It’s widely understood today that drinking while pregnant is harmful for the fetus. But the link between alcohol and the health of infants wasn’t as well known in the 1930s, when prohibition was repealed in the U.S. and all sorts of people, pregnant women included, began drinking again.
Because prohibition was lifted on a piecemeal basis across the U.S., some counties continued to prohibit alcohol, or stay “dry,” while their neighboring counties were “wet.” Those conditions created what economists call a natural experiment, and made it possible to track the health impacts of maternal drinking decades later. According to a new study that compares the causes of death for babies born in wet and dry counties between 1935 and 1941, maternal drinking was linked to a 3.3% greater chance of death between 1990 and 2004.
The paper, from economists at universities in Singapore, Canada, and Denmark, harnesses U.S. Census data and death records collected by the U.S. Centers for Disease Control and Prevention. When the population is sorted by whether they were born in wet or dry counties, there is no difference in death rates for causes like car crashes. But, the authors write, “we find that in utero exposure to alcohol availability is associated with increases in mortality rates for heart disease and stroke in later life.”
The study was published in July as a working paper from the National Bureau of Economic Research, which means it hasn’t yet been peer reviewed. It builds on research from the same authors that found a 4% increase in infant mortality in wet counties in the years following the repeal of prohibition. While the U.S. Surgeon General began issuing warnings about the risks of drinking while pregnant in 1981, nearly 10% of women globally still drink while pregnant, and about 119,000 babies annually are born with fetal alcohol syndrome (FAS). FAS manifests in a wide range of symptoms, from low birth weight and abnormal facial features to hyperactivity and intellectual disabilities.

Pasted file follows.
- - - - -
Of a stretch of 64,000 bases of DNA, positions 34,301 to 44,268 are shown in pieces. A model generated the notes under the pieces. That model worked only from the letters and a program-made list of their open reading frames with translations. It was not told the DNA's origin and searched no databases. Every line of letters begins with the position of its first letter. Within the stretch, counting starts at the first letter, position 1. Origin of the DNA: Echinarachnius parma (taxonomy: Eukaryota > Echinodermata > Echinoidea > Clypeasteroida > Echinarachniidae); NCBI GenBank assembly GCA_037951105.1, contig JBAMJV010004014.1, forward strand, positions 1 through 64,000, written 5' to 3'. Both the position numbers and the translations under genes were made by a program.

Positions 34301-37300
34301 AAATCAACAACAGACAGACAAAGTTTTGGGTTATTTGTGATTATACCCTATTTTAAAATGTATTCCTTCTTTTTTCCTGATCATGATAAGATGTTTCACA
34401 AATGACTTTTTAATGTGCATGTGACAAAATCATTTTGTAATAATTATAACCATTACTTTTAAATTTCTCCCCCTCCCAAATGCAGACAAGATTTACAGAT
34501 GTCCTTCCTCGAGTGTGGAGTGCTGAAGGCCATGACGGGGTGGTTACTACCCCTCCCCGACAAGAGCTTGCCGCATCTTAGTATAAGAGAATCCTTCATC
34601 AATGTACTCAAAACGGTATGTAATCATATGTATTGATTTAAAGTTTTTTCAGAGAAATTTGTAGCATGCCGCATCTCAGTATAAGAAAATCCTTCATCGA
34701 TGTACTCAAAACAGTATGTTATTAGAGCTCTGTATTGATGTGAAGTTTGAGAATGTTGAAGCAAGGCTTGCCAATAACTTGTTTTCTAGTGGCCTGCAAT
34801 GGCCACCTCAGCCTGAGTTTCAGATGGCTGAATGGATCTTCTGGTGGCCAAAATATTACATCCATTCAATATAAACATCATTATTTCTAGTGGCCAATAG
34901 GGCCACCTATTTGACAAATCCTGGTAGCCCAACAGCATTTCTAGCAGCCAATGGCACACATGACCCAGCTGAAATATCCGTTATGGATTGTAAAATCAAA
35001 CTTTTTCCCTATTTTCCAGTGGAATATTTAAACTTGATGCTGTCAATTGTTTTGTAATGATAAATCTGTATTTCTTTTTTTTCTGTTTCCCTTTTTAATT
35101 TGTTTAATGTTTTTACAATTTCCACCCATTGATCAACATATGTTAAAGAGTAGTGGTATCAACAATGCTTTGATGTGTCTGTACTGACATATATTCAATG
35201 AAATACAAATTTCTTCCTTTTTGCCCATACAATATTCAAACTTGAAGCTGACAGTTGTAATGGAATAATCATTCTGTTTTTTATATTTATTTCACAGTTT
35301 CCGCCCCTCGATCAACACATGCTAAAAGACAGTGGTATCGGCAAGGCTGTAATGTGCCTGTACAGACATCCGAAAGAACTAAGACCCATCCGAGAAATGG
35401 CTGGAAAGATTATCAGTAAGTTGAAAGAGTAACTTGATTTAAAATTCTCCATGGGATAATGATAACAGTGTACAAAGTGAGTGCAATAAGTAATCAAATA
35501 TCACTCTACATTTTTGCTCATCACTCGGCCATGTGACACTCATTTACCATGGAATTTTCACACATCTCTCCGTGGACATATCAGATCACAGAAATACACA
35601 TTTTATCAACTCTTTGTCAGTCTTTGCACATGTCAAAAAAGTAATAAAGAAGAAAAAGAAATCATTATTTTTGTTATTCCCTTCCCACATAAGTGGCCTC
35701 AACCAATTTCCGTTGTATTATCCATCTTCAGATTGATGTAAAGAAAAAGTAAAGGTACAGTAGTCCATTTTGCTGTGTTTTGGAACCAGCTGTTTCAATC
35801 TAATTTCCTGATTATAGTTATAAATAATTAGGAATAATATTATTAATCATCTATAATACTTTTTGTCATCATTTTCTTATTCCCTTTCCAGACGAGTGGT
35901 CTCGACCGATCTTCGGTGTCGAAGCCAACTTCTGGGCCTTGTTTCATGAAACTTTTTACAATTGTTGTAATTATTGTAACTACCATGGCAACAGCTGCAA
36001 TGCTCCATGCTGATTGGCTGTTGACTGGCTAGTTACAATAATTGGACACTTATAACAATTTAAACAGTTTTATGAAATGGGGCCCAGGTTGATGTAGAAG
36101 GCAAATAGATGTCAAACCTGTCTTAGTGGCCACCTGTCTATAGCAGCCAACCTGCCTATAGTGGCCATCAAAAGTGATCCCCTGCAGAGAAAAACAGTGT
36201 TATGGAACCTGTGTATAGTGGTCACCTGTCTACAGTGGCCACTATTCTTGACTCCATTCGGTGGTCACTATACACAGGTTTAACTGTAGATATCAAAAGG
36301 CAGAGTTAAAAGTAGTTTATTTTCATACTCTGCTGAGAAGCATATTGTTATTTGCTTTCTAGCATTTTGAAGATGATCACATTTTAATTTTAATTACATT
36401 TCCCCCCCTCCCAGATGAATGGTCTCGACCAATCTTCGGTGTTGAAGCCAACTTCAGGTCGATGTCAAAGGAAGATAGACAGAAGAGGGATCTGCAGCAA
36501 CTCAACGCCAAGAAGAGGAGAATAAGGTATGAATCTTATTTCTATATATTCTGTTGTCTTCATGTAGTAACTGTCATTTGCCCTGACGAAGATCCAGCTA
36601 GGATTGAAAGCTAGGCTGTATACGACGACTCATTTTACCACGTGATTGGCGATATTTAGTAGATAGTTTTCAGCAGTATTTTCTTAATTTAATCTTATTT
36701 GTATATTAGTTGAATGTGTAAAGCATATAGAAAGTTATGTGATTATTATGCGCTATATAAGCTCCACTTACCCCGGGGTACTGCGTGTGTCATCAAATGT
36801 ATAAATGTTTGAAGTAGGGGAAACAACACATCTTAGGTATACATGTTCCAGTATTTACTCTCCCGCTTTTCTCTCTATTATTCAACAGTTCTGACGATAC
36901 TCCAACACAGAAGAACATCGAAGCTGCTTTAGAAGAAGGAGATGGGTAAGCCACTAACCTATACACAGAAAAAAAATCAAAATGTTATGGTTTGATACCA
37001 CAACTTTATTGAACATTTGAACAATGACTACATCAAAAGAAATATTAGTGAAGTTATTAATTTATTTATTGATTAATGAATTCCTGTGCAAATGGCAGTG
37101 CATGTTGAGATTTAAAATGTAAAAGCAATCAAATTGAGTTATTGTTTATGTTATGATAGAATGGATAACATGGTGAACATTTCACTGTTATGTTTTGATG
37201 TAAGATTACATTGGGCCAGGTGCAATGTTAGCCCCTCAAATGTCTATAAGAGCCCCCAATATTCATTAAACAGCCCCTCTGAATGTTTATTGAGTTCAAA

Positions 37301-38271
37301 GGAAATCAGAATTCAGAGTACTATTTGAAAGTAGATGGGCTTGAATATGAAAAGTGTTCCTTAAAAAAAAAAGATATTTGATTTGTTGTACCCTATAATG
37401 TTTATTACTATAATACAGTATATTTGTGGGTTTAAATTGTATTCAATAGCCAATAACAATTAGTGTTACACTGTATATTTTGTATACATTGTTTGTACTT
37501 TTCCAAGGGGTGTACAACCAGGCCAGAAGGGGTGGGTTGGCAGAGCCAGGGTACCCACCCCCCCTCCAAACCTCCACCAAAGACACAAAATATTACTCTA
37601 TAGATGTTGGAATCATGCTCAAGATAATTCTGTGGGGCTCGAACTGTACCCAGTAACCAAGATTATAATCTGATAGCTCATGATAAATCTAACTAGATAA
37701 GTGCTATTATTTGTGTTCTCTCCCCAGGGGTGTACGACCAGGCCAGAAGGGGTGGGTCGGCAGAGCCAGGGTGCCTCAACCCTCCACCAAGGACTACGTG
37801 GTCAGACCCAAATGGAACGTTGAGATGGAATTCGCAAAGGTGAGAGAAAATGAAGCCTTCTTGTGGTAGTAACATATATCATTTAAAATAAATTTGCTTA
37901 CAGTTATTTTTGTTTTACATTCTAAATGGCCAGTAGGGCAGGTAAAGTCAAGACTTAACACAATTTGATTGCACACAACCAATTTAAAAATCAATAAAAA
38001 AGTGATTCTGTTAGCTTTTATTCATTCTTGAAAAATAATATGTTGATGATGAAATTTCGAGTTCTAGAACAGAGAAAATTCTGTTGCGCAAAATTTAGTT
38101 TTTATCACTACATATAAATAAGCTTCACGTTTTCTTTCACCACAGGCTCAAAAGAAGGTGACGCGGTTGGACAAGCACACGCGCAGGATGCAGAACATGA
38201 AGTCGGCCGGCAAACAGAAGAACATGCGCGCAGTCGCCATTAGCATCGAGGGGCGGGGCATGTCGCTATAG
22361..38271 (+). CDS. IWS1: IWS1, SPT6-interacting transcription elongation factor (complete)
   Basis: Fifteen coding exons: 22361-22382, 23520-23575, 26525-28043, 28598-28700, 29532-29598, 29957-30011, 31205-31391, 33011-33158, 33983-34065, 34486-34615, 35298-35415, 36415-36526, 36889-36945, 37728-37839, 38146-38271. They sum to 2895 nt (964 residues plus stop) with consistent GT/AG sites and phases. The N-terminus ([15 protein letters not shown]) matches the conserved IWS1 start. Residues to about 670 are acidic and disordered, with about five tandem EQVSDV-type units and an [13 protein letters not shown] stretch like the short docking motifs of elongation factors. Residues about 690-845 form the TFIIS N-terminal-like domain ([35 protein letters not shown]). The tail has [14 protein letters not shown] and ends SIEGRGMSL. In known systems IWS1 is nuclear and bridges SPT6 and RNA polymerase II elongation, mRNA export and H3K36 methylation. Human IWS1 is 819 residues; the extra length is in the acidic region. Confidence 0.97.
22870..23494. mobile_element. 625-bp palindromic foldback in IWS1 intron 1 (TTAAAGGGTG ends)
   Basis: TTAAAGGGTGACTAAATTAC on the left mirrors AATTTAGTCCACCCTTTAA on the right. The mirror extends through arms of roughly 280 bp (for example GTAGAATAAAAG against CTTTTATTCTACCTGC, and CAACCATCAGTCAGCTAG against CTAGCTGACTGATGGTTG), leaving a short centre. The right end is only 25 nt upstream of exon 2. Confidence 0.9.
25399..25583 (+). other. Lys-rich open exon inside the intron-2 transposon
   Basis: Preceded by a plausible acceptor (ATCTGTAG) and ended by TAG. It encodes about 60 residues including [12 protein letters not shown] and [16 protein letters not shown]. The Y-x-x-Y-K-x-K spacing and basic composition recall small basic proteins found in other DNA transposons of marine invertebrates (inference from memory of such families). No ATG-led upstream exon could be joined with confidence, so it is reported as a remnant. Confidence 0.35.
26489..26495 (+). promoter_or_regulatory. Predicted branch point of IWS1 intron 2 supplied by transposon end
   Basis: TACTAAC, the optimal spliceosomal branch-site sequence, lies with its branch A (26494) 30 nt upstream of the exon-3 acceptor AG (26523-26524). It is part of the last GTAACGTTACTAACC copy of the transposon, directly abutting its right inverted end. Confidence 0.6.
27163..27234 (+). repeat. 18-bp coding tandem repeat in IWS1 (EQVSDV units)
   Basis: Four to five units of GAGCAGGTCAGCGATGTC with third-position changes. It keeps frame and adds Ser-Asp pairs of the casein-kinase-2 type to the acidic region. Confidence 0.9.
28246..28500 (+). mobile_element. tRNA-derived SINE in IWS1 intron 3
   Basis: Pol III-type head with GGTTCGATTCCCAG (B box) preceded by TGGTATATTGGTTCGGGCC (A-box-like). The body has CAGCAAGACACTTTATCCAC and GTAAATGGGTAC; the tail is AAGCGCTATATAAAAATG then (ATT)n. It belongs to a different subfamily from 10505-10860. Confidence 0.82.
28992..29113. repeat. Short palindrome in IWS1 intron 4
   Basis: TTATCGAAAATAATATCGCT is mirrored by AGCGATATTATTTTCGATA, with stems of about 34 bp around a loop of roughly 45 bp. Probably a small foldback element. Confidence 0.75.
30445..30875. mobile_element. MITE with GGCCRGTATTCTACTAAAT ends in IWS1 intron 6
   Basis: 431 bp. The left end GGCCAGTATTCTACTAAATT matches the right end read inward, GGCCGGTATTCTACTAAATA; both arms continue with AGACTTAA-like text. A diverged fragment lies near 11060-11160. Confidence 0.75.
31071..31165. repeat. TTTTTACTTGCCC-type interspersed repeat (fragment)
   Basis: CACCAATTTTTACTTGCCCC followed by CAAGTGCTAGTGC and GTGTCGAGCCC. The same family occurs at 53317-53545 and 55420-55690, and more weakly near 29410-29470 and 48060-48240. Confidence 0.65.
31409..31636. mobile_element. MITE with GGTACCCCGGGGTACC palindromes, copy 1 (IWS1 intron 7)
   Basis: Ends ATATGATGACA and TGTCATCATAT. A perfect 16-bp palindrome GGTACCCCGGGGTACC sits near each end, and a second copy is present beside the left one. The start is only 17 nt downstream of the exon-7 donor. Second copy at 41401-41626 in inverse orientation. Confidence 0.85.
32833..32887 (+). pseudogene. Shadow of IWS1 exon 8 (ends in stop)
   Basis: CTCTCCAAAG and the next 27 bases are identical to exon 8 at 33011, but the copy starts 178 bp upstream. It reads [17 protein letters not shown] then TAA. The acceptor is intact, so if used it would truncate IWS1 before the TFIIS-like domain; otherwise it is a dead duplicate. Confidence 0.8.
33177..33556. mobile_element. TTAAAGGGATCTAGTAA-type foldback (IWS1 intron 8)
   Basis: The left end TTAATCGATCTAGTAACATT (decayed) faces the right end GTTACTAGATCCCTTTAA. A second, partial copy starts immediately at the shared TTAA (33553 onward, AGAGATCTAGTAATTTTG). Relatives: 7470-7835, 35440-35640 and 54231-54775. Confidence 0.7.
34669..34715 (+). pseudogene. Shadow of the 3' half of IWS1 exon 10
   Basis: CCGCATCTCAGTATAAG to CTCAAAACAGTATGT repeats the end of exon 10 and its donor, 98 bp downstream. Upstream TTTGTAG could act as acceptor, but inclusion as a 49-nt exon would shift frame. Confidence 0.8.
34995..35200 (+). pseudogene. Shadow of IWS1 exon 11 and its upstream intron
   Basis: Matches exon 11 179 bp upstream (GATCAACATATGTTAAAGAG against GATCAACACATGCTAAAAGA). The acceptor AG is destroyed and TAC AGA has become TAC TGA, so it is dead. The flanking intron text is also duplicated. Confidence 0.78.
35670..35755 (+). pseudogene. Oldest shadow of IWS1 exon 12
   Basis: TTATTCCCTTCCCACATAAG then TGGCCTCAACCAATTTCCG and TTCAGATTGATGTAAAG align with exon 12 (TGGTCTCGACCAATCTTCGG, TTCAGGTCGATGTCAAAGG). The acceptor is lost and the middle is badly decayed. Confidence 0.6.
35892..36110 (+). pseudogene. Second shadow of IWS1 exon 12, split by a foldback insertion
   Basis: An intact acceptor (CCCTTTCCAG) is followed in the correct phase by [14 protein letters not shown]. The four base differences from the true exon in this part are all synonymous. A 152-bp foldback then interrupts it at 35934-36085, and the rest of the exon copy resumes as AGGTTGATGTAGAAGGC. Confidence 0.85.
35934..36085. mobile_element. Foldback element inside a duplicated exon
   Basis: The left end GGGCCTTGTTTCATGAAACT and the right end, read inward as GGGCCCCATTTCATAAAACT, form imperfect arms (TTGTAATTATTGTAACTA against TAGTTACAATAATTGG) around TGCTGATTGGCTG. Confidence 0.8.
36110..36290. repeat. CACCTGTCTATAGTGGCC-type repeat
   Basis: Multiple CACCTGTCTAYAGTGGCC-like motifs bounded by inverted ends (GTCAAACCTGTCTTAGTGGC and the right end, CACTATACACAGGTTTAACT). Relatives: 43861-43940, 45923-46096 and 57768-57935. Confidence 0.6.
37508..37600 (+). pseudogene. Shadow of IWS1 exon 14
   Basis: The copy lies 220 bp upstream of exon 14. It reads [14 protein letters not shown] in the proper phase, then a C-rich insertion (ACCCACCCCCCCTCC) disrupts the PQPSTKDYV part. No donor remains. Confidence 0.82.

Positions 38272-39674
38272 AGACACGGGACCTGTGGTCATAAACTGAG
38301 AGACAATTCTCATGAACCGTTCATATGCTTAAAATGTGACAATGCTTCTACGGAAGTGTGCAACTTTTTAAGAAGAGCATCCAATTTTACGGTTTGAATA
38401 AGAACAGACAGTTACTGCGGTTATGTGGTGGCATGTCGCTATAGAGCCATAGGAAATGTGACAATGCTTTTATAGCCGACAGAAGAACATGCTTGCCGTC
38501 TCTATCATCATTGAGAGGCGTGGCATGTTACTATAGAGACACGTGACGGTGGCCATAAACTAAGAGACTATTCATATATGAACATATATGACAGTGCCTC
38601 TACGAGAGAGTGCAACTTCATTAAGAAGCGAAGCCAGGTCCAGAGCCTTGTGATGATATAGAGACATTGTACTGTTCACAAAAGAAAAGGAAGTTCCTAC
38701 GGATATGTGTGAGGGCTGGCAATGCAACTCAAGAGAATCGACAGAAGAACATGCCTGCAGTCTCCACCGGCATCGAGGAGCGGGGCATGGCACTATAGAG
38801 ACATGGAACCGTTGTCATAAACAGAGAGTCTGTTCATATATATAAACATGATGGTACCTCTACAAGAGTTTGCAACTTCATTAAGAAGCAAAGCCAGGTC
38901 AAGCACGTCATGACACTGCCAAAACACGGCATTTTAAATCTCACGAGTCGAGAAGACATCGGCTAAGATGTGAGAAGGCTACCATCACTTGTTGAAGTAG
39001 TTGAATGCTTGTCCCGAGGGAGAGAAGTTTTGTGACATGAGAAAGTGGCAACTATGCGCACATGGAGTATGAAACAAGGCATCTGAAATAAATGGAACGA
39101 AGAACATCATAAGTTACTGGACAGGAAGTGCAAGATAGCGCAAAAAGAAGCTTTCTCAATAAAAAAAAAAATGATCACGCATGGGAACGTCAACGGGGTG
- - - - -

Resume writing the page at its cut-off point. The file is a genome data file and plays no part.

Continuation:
But the study authors also think the study can be instructive as the U.S. embarks on another massive repeal of prohibition: that of marijuana. As states and cities legalize cannabis, they are enacting changes in public policy with impacts that may not be seen for decades, says David Jacks, a study author and economist at the National University of Singapore and Yale-NUS College.
“Fundamentally, you don’t have any good clinical evidence of long-term outcomes of cannabis consumption,” he says. “We need to acknowledge there are going to be some trade offs here.”
Read More: Why the Repeal of Prohibition Actually Made it Harder to Get a Drink
Prohibition lasted from the ratification of the 18th amendment to the Constitution in 1920 to its gradual repeal, starting with the sale of low alcohol “near beer” early in 1933 and the passage of the 20th amendment later that year. The temperance movement had enormous popular support, however, and as the authors note, not all regions rushed back to drinking. Per-capita alcohol consumption in the U.S. didn’t return to pre-prohibition levels until the 1970s.
Jacks says his research into the consequences of prohibitions repeal began years ago when reading a popular history on the period by author Daniel Okrent. Because the repeal didn’t happen uniformly across the country, it created “thousands of policy experiments,” he says.
A lot of other things were happening in the U.S. then as well, such as the Great Depression and the Roosevelt Administration's New Deal. As a result, the researchers had to correct for policy changes in the New Deal that might have extended the lives of children born in the 1930s. They also looked at whether adult death rates from children born in wet and dry counties might have been affected by gender or race, but found no statistically significant difference. “These results suggest that our baseline results are not driven by other mechanisms such as differential health care access along the lines of sex or race,” they write.
While the repeal of prohibition was generally bad for the nation’s health, it did improve it one way, Jacks notes. Rates of alcohol poisoning fell as legal and regulated liquor replaced moonshine and “paint thinner masked with coloring,” he says.
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